Two good pieces…
Thursday, May 11, 2006
And speaking of no longer being tinfoil hat stuff……
As we head into the midterm elections, more people than ever before in the reality-based community (i.e. those who don’t get their news from the Delusionists at Fox News) believe that George W. Bush stole the 2004 election:
In the first poll of its kind, OpEdNews.com, in the second OpEdNews/Zogby People’s poll has learned that except for viewers of right wing news show, Fox News, poll respondents believe that the 2004 presidential election was stolen.
Overall, the poll found that 39% said that the 2004 election was stolen. 54% said it was legitimate. Shortly after the election, the NY Times suggested that a few fringe extremists and bloggers were concerned about the theft of the election.
May 12, 2006
Reversing Course on Electronic Voting
Some Former Backers of Technology Seek Return to Paper Ballots, Citing Glitches, Fraud Fears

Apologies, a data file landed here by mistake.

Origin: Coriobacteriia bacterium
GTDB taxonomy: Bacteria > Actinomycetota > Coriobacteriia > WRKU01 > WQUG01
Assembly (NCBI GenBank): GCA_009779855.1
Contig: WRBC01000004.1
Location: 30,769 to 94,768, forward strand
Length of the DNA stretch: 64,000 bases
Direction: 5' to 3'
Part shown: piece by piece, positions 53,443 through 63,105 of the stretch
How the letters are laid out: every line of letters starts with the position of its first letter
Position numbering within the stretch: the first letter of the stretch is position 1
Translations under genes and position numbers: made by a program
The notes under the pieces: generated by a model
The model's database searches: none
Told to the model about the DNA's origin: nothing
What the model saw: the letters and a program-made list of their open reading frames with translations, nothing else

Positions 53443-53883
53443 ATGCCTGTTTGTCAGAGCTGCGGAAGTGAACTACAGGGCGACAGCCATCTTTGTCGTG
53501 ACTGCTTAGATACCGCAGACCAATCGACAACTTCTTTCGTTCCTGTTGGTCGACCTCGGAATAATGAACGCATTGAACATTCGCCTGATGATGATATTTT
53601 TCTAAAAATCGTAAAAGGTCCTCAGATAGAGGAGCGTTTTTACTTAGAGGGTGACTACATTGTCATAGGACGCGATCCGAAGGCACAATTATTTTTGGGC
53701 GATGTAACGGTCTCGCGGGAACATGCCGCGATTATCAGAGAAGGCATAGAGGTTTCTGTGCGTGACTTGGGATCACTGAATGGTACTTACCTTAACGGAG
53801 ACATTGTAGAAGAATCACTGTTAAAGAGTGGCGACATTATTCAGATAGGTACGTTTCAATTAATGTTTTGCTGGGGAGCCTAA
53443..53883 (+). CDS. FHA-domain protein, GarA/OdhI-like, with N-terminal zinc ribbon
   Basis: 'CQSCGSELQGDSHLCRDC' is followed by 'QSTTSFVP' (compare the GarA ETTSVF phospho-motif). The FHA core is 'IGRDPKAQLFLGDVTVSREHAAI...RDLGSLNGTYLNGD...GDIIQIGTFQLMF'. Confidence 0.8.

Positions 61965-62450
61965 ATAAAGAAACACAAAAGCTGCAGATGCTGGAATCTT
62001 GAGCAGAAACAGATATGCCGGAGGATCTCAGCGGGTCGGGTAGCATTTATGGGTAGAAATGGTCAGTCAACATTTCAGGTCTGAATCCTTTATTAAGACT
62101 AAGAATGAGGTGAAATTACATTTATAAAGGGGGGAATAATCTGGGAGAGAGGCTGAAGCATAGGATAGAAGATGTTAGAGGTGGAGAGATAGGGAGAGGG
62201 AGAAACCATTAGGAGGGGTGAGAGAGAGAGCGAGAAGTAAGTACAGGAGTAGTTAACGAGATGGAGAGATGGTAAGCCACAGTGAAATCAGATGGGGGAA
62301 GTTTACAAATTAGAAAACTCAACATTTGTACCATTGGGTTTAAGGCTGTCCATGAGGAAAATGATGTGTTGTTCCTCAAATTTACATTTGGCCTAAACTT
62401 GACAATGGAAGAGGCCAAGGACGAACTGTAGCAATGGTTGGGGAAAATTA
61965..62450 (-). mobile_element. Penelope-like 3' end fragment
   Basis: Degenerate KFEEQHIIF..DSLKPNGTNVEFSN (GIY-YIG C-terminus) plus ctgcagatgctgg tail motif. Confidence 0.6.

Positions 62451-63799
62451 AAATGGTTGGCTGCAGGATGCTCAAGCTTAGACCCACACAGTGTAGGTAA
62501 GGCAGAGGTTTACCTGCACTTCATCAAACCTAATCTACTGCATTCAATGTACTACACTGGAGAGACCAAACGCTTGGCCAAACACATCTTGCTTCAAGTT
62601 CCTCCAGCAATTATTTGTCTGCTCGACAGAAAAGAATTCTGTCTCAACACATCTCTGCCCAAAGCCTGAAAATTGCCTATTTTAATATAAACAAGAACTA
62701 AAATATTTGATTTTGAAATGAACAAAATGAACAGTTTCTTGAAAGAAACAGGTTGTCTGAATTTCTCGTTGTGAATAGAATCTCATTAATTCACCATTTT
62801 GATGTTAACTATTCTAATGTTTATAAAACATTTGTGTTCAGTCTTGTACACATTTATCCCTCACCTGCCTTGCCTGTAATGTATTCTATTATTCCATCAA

By JEANNE CUMMINGS
WASHINGTON — Some advocates of a 2002 law mandating upgrades of the nation’s voting machinery now worry the overhaul is making things worse.
With the 2006 midterm elections approaching, proponents of the Help America Vote Act are filing lawsuits to block some state and election officials’ efforts to comply with the act.
The Help America Vote Act called for upgrading election equipment to guard against another contested outcome such as the 2000 presidential vote. Among the flaws in balloting almost six years ago were antiquated hand-operated voting machines and punch-card ballots that were difficult to read. To redress that, members of Congress pushed for modernization, which could include touch-screen voting machines, on which ballots are cast and recorded solely electronically. At the time, the electronic voting machines were seen as a reliable contrast to the older technology.
The lawsuits — nine so far — coincide with a stampede by state and county officials to spend $3 billion allocated by Congress to help pay for upgrades. To comply with the Help America Vote Act, a number of states and dozens of counties purchased touch-screen voting machines. The deadline for spending the money is tied to each state’s 2006 primary dates.